9/11 Commission's Conclusions On Preparedness Must Be Heeded

Washington, D.C. - The General President of the International Association of Fire Fighters, AFL-CIO/CLC, Harold Schaitberger, issued this statement on the report of the 9/11 Commission and its conclusions about our country's preparedness to respond to a future terrorist attack:

"It is very encouraging that the 9/11 Commission is focused on the preparedness of our nation's first responders to take action in the event of another attack, and I encourage our president and Congress to act on their recommendations, rather than delay. The bi-partisan approach the Commission took to its work is the only approach that is effective in creating action that actually helps the American People.

"My concern is that the Bush administration will take the Commission's report and be long on rhetoric and short on action. That concern is grounded in the fact that President Bush has had three years to prepare our nation to respond appropriately, with the assistance and guidance of two separate independent reports in his hand - one from the United States Fire Administration and one from the Council on Foreign Relations - and he has squandered the opportunity.

"The previous independent reports clearly showed that our emergency response capabilities are critically under-funded, and our first responders are under-staffed, under-trained and ill-equipped. And the president's response has been to provide almost $15 billion less per year than one of the independent reports said our country needed to prepare.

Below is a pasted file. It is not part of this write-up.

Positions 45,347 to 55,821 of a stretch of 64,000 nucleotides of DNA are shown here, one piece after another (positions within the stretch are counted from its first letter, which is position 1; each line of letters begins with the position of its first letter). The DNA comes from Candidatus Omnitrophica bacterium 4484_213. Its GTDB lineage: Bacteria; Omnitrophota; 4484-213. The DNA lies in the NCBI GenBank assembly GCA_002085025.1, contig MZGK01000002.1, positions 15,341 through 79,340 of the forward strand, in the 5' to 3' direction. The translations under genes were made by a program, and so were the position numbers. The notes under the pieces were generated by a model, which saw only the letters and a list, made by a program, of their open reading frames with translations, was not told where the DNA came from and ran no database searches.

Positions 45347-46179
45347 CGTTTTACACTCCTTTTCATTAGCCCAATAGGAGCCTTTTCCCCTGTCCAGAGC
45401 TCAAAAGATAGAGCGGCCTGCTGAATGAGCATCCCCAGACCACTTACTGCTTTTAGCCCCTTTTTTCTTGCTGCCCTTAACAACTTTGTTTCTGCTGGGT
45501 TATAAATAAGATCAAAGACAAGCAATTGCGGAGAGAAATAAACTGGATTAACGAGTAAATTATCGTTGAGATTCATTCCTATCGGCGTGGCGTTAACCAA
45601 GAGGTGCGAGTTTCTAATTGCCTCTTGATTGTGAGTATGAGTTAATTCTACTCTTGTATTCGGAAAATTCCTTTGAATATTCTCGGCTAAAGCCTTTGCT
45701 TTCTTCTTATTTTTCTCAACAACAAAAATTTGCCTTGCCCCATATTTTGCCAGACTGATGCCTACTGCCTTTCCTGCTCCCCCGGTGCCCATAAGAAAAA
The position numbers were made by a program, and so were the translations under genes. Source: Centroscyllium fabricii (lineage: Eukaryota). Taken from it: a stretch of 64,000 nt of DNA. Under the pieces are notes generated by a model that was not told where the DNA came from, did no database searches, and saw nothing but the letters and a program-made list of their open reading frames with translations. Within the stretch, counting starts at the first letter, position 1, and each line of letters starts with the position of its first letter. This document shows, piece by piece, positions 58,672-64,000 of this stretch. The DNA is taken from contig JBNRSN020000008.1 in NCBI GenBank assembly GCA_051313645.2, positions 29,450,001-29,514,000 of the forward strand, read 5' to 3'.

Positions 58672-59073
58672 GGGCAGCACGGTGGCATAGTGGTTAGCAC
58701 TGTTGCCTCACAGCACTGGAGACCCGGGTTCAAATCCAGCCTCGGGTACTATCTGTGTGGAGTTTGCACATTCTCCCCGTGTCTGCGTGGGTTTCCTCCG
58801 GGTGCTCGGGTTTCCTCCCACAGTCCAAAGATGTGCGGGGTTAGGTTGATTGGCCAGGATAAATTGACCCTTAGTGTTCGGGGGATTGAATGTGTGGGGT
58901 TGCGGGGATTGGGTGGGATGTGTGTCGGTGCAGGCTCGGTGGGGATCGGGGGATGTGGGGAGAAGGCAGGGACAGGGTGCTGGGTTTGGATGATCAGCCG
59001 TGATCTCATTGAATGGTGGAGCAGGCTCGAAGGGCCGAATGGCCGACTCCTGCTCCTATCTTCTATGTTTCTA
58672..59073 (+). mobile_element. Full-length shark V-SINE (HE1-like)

"Originally, Bush opposed the creation of the Department of Homeland Security and fought against it. Then, even after we tried to work with his administration, President Bush set up a system where the state of New York, which was attacked and which Bush administration officials continue to cite as a target for a new attack, only received $5.42 per person in homeland security money in 2003, while the rural state of Wyoming was awarded $37.94 per capita.

"Even after 9/11, the president attempted to eliminate a program that provides local fire departments with the resources they need, and he continues to oppose a program that would put fire fighters in communities that have too few. His 2005 budget cuts homeland security funding for first responders by $700 million from current levels.

"The Commission's recommendation to create an incident command and communication system that works and to establish a funding system that recognizes high-threat areas --such as New York City and the Washington Metropolitan area ­ and takes into account population and density, is crucial. If followed, these recommendations will be the foundation of a real strategy for responding to an attack and saving lives.

"I wish I could say that those responsible for responding to an incident are safer and more prepared today, but I can't. While our fire fighters and paramedics will respond bravely to any incident, as they do, every day, and as the 343 who lost their lives at Ground Zero did, unless real changes are made, there won't be enough of them, and our responders won't have the proper equipment or training, and people will die as a result."

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